Chief Elections Officer (CEO) of the Guyana Elections Commission (GECOM), Keith Lowenfield, was on Monday instructed to rework his initial 156-day national recount plan, taking into consideration a proposal made by Opposition-nominated Commissioners for the activity to be completed in as little as 10 days.
Lowenfield’s 156-day recount plan was widely rejected by a number of stakeholders, including the Opposition People’s Progressive Party/Civic (PPP/C).
During a marathon meeting held at the Commission’s Kingston headquarters, the Opposition Commissioners presented their counter-proposal which demonstrated how the countrywide recount could be done in the shortest period of time.
Lowenfield’s work-plan had contemplated using three work stations and had allotted two hours each per ballot boxes.
The Opposition GECOM Commissioners’ plan, however, proposes as
many as 20 work station so as to fast-track the process, with regions being tabulated simultaneously.
Speaking with media operatives following the meeting, PPP Commissioner Sase Gunraj estimated that a possible recount of all the districts in the March 2 General and Regional Elections could be done in as little as 10 days.
He explained by pointing out first that Lowenfield’s original plan contemplated three counting stations while the PPP’s proposal contemplated using as many as 20.
According to Gunraj, while Lowenfield has estimated each ballot box to require about two hours each to be completed, “we have reduced that number in half”.
He told media operatives “there are over 1000 ballot boxes in which there are less than 200 ballots cast”.
In fact, Gunraj pointed out that there were in excess of 200 ballot boxes that contain less than 50 ballots and as a consequence, the time for the counting of those boxes “could not be as burdensome as two hours all things considered”.
The PPP Commissioner noted too that Lowenfield’s new plan for an elections recount would now have to take into consideration the physical space available and suggested that there had been consensus to use the Arthur Chung Conference Centre (ACCC).
“It is our intention to look at that venue, to maximise its use in relation to either a combination of either inside and/or outside for the conduct of this process,” Lowenfield said.
He noted that there has been some level of consensus on the counting modalities and reporting mechanisms, but more concrete decisions were to be made at the time when Lowenfield resubmitted his plan for consideration.
The PPP Commissioner did indicate to the media that the 10-day proposal submitted to GECOM did not immediately find favour, but there were still a number of modalities to be worked out.
Asked whether he believed Lowenfield would budge on the 156-day deadline already presented, Gunraj responded in the affirmative stating “yes; in all fairness to the CEO, the CEO’s suggestion of three tables was informed by his understanding that each table should be manned by two Commissioners.”
This, he explained, provided a significant restriction on Lowenfield, since the Commission has six Commissioners meaning only three counting stations could be used in such a scenario.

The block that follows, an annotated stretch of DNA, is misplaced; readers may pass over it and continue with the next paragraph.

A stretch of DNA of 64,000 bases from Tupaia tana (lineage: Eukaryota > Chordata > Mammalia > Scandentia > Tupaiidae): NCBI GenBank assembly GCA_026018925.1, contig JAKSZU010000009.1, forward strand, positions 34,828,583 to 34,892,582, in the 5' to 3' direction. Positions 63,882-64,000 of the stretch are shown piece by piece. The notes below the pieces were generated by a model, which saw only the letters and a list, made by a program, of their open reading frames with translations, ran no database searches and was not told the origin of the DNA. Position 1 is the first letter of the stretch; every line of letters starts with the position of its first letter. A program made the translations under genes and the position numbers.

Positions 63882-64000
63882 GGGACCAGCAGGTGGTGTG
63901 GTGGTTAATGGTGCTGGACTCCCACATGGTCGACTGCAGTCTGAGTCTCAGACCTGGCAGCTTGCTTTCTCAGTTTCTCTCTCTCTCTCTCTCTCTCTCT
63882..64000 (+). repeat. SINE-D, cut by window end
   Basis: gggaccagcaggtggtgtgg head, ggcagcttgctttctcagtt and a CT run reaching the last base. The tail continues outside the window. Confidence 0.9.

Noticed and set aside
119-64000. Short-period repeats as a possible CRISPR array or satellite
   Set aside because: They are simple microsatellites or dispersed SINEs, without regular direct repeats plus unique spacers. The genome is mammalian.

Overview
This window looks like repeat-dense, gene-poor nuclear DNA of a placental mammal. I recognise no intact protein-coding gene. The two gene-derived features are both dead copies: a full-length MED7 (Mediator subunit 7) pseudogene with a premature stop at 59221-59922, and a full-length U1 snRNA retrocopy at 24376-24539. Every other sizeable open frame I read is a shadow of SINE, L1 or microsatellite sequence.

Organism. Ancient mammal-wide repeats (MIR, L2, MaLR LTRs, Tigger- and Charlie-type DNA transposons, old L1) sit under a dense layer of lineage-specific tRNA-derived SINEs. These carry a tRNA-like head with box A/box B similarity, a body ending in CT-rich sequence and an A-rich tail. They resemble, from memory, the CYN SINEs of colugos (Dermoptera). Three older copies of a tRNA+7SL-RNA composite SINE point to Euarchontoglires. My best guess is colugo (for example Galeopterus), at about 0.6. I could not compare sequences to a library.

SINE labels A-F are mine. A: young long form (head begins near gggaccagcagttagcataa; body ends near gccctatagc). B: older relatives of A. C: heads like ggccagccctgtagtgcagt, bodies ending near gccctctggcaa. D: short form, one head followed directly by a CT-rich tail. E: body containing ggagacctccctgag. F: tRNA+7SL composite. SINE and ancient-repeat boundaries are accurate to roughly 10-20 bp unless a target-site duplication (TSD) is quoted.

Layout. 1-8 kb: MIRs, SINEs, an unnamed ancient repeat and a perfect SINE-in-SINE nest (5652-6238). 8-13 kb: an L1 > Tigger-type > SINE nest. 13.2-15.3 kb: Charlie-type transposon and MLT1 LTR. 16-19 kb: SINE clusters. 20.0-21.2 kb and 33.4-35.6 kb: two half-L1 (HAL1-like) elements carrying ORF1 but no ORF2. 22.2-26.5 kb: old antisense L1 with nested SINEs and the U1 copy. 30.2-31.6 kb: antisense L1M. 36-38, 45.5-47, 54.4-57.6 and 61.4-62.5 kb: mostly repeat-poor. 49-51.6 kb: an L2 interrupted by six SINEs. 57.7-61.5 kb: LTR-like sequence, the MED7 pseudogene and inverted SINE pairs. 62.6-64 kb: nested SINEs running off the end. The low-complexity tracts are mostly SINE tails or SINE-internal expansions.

According to Gunraj, “with the removal of that restriction, I believe that the number of tables can be expanded very easily.”
Government-nominated Commissioner Vincent Alexander gave a similar observation to members of the media in explaining that Lowenfield’s limiting the counting stations to just three was based on what he understood to be an instruction from the Commission, to have two members at each counting station.
He did seek to point out that a firm decision had not been made as yet on the matter, “but it has been clearly understood that that will be included by a number of factors, the time to count the box still a pertinent factor, the venue and how many we can do at one time is still a pertinent factor”.
Alexander suggested that it was very likely that the number of counting stations to be used for the recount would be increased.
Meanwhile, speaking to the issue of observers, especially from the Caribbean Community (Caricom), the PPP Commissioner reported: “we have taken a decision to inform particularly the overseas observers that it is still our desire – and that includes Caricom – to have them participate in this process taking into consideration the prevailing circumstance”, referencing COVID-19 and the international travel and other restrictions.
He said that the accreditations previously approved would remain valid.
Gunraj was quick to point out that, as was presented to the Commission, “we have to treat carefully with any elevated role that Caricom is ascribed”.
Alexander in weighing in on Caricom’s participation said that it would be similar to what was envisaged originally.
According to him, the need for Caricom’s participation stems from the fact “we need that third party even if it’s advisory to say to GECOM that they saw the process and they think that it’s a valid process and we think that that will give credence and credibility to the process”.
This, he said, is in light of the pronouncements by the local courts even as he reminded that the Caricom High-level Delegation –though not being a part of the original cadre of observers—will still have to have their roles in the recount process finalised.
On the matter of having the recount broadcast live, the Commissioner noted that while the discussions did commence, they remain inconclusive and that the GECOM Chairperson, Retired Justice Claudette Singh, would need to vote on the issue.